How can you bring out the superhero in yourself? Explore being the best you can be; why you are unique and special and how you can help your body be super strong and healthy, your brain super sparky and your actions super helpful. Draw self-portraits, take part in superhero training and a special superhero ceremony with medals and certificates.

The Topic Overview outlines the outcomes and objectives of the whole topic, with more specific detail, including resources lists, provided in the Block Overview.

This Topic is written for Reception. If you want to use this Topic for a different Key Stage, you will need to consider how to adapt the outcomes, content, delivery methods, resources and differentiation, as well as the relevant National Curriculum objectives.

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01: I Am Me!

Look carefully at ourselves: paint a self-portrait for the gallery; measure each other; and write description of yourself.

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02: Amazing Me!

Look at how your body works by investigating your 5 senses, bones, teeth, muscles, blood, heart and brain.

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02A: Amazing Me!

An alternative, shorter session investigating the 5 senses through popcorn.

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03: Unique Me!

What makes me, me? Personality, thinking ability, imagination, artistic ability and creativeness.

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04: Superhero Me!

Advice for Mr Couch Potato to help him develop into a superhero like us! 

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05: Special Me!

Time to celebrate with certificates and medals. Superheroes are the best they can be! 

Block G - National Days

Learn about events beyond living memory that are significant nationally or globally: events commemorated through festivals or anniversaries. Choose from our series of lively and creative blocks: find out about key commemorative days such as Remembrance Day, Bonfire Night, Thanksgiving Day, the first aeroplane flight, Shakespeare’s birthday, the Monarch’s official birthday, important National Days and Commonwealth Day.

Why do countries have special national days of celebration? Learn about the history behind important national days such as Canada Day, National day of Poland, Indian Republic Day, Peru Day and whether they celebrate unification or independence. Design a celebratory Google doodle for the national day of the country of your choice.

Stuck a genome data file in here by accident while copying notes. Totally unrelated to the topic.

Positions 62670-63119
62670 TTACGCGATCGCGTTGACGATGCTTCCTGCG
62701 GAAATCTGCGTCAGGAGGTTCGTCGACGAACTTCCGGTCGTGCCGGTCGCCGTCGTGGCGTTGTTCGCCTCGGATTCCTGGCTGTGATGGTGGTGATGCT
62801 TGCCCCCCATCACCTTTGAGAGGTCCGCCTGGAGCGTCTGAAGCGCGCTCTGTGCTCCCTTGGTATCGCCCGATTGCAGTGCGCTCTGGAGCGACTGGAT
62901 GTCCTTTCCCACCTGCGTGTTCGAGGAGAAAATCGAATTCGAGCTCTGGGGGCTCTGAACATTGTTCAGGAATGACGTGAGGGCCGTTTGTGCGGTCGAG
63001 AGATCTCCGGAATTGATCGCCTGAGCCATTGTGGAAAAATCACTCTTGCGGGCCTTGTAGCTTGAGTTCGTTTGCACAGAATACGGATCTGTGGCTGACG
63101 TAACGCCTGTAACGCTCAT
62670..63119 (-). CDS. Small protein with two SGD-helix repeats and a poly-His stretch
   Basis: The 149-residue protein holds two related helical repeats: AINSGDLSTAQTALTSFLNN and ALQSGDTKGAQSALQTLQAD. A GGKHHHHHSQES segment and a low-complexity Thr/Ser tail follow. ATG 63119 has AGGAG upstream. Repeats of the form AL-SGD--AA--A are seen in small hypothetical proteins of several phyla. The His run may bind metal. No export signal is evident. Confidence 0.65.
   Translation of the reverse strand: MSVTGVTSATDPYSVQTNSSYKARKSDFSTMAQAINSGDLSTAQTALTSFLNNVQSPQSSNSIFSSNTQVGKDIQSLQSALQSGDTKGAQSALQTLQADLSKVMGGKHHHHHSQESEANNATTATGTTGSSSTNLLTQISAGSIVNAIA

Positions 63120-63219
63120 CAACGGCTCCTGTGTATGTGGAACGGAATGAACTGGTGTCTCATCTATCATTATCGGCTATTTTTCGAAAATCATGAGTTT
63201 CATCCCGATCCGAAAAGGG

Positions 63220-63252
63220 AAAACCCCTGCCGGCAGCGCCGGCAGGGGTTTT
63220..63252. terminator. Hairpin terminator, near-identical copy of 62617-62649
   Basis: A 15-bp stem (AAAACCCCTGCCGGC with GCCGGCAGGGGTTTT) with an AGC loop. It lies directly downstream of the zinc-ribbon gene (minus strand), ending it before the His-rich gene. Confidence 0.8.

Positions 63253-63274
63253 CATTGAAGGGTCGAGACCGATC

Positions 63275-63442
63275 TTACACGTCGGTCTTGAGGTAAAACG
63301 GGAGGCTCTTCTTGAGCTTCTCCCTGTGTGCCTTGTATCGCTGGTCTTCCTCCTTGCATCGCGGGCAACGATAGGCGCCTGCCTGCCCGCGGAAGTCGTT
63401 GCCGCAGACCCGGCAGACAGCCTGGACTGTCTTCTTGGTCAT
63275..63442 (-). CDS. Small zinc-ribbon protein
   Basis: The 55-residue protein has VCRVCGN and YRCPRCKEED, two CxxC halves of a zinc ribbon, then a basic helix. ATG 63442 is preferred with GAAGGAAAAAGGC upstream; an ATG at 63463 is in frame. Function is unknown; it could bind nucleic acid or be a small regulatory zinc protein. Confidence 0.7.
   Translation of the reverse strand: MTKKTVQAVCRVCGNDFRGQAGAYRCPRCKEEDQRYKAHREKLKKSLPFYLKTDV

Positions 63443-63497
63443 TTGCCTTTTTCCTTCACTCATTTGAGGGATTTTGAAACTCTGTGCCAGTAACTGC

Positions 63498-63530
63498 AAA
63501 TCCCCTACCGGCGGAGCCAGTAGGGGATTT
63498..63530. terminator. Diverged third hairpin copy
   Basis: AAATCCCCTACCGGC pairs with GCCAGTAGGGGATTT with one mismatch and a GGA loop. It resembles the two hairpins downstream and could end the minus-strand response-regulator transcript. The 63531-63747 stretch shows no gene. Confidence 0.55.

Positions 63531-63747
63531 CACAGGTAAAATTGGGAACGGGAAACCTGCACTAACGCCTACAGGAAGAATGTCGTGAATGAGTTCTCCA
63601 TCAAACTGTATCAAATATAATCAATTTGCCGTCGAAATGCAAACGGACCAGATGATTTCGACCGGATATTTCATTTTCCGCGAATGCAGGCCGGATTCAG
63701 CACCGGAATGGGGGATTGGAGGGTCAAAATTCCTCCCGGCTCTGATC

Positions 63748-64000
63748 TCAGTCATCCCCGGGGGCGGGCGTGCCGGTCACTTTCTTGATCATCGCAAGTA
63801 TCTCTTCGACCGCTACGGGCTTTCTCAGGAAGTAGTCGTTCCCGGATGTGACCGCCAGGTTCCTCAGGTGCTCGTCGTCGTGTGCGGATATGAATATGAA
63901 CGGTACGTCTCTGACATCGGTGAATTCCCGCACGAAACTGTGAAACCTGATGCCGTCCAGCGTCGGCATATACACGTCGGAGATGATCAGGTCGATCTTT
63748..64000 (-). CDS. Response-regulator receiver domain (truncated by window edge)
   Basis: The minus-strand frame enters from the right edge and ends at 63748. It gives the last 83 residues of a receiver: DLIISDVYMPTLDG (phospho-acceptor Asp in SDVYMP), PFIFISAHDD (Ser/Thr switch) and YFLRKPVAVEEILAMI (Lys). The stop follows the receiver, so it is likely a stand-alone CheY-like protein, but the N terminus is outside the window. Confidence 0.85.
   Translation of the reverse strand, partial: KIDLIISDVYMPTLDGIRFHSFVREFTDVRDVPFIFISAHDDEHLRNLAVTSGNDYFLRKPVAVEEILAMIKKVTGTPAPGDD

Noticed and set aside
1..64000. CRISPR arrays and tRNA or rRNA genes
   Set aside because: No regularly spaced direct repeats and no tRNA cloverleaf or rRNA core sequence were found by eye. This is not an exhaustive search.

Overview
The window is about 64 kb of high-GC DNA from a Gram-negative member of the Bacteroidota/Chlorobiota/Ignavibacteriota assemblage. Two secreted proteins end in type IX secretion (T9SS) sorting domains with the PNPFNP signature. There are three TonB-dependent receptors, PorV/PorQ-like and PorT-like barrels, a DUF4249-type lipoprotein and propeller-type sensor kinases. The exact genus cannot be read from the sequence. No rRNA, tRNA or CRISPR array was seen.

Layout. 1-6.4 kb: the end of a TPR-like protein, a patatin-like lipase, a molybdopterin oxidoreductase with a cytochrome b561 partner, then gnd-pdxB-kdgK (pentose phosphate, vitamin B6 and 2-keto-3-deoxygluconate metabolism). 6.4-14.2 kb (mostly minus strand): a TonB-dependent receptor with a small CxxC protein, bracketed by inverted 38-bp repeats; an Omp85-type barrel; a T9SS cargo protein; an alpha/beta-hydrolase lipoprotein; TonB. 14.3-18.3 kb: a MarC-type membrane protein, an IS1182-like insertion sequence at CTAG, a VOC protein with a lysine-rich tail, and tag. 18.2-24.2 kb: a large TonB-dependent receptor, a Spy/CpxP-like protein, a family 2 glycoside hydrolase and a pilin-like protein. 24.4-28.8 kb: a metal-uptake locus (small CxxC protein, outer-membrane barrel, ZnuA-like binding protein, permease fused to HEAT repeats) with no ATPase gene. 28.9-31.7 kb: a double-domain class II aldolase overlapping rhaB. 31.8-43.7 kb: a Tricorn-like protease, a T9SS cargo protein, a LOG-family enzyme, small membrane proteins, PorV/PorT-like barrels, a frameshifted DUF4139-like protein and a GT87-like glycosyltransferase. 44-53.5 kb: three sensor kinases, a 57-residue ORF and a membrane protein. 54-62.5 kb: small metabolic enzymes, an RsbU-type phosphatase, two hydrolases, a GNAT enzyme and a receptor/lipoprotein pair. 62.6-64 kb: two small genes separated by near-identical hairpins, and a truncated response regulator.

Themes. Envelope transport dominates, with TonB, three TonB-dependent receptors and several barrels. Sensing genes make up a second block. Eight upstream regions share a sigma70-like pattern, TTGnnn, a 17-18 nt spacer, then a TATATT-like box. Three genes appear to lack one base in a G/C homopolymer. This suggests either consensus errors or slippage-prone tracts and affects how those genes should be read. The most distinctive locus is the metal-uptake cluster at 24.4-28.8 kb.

This Topic is written for Key Stage 1. If you want to use this Topic for a different Key Stage, you will need to consider how to adapt the outcomes, content, delivery methods, resources and differentiation, as well as the relevant National Curriculum objectives.

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01: Canada Day

Canada Day 1st July: Children will research Canada finding out more about the location, geography, culture, flora and fauna of the country. 

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02: Poland: National Independence Day

Poland: National Independence Day 11th November: Children will research Poland finding out more about the location, geography, culture flora and fauna of the country.

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03: India: National Days

India: Republic Day 26th January and Independence Day 15th August: Children will research India finding out more about the location, geography, culture flora and fauna of the country.

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04: Peru Fiestas Patrias

Peru: Fiestas Patrias 28th and 29th July: Children will research Peru finding out more about the location, geography, culture flora and fauna of the country.

Block B - Bonfire Night and Guy Fawkes

Learn about events beyond living memory that are significant nationally or globally: events commemorated through festivals or anniversaries. Choose from our series of lively and creative blocks: find out about key commemorative days such as Remembrance Day, Bonfire Night, Thanksgiving Day, the first aeroplane flight, Shakespeare’s birthday, the Monarch’s official birthday, important National Days and Commonwealth Day.

Read information about Guy Fawkes, think about his life & tell the story of the Gunpowder Plot; make your own Guy Fawkes; role-play the Gunpowder Plot; make Bonfire night inspired artworks and learn about fire safety.

This Topic is written for Key Stage 1. If you want to use this Topic for a different Key Stage, you will need to consider how to adapt the outcomes, content, delivery methods, resources and differentiation, as well as the relevant National Curriculum objectives.

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01: Who was Guy Fawkes?

If possible start this block with a visit from the fire brigade to link the children’s learning with fire safety. Children will ask and answer questions about Guy Fawkes and his connection with bonfire night. 

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02: Remember Remember the 5th of November